The boss of a lettings company that specialises in pensioners has urged private landlords not to turn their backs on benefit tenants.
Peter Girling, chairman of Girlings Retirement Rentals, said it was wrong to stigmatise social housing tenants.
According to research from the National Housing Federation, there has been a 417,830 rise in the number of social housing tenants over the past three years.
It has coincided with a decline in the number of landlords willing to let properties to tenants receiving housing benefit following the Government’s cuts to Local Housing Allowances, paid to tenants in private rental accommodation.
Both the Residential Landlords Association and the National Landlords Association have reported that many landlords have either already withdrawn from the LHA market or plan to do so.
Letting agent and landlord Aki Ellahi, founder of Dssmove and director of lettings business Rent Me Now, wrote an open letter to landlords in the Guardian Professional on October 25 (see link below).
In it, he wrote of the ‘appalling’ stigma and stereotyping prevalent amongst UK landlords with regards to accepting social housing tenants.
Girling said: “I wholeheartedly agree. Over 70% of our tenants who are aged over 55 receive some form of entitlements including housing benefit. Many of these people have paid into the system over their working lives and now need some support in their retirement, as do a number of home owners who may be entitled to social and housing support.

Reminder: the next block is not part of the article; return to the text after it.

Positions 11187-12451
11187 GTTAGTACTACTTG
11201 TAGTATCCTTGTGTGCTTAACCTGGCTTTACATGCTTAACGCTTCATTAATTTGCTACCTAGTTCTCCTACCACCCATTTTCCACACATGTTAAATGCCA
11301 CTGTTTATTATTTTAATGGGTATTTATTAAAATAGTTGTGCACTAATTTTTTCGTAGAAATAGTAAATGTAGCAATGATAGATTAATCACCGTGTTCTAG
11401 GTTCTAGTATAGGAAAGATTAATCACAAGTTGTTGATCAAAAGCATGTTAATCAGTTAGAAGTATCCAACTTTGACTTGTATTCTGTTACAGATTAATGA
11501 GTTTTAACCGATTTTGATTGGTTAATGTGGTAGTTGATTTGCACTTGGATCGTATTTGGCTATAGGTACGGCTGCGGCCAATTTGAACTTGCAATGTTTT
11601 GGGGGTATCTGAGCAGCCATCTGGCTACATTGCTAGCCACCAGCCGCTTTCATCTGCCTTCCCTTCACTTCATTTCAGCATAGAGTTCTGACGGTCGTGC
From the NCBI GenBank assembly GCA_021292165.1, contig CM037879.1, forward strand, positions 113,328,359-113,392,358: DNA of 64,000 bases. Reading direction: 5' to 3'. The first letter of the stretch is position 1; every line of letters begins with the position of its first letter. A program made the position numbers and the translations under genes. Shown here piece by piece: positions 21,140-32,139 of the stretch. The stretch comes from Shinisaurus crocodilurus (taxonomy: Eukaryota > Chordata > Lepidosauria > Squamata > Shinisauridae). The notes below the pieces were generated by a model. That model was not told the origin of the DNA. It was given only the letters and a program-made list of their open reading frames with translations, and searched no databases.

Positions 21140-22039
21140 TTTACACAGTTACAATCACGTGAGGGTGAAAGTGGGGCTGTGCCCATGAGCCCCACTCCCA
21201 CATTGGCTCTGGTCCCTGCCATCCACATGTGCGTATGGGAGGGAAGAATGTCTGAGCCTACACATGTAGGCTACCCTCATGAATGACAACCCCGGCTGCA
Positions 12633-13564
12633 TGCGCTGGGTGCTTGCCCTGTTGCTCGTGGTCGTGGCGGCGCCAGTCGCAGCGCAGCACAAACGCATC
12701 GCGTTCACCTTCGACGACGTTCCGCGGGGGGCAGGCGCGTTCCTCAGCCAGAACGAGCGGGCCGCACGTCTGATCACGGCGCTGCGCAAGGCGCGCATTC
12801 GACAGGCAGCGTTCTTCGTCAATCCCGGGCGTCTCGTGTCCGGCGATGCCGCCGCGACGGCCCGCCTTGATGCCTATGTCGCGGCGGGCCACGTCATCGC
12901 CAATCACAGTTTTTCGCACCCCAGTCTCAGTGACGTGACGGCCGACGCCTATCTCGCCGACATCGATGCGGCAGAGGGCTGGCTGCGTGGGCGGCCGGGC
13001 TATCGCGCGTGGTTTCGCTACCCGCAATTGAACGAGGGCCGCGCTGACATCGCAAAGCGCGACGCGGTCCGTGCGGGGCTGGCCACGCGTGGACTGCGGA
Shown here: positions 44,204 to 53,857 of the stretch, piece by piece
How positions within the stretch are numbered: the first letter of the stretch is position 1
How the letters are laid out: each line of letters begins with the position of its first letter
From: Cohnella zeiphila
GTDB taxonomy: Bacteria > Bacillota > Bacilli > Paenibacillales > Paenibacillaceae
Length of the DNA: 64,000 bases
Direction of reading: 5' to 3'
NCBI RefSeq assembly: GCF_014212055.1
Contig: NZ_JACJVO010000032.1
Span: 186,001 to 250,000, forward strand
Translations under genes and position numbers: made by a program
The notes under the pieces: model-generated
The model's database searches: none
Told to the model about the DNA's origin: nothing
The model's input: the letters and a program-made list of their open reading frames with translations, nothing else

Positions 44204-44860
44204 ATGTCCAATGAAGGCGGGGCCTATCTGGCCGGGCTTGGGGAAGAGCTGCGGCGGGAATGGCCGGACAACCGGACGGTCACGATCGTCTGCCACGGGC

“Whilst I understand their commercial concerns, my view is that landlords are being short-sighted in their knee-jerk reactions.
“There are benefits to the landlord from letting property to social housing tenants. Whilst undoubtedly there are some unscrupulous people who abuse the system, it is wrong to stereotype all social tenants in this category. It is the minority giving the majority of tenants a bad name.
“I would like to urge landlords to think twice before turning their backs on social housing tenants in response to government policies. If a new government came in – the policies would change again. There is an argument for landlords to take a far longer-term view of the market which could bring great commercial success in the future.
“There are also the tenants to consider. The average age of our new tenants is 79. They are affected by government cuts, yet most of them don’t have the means to go out and earn additional income to supplement their rents. Without government assistance and landlords willing to take them on, what would become of them?”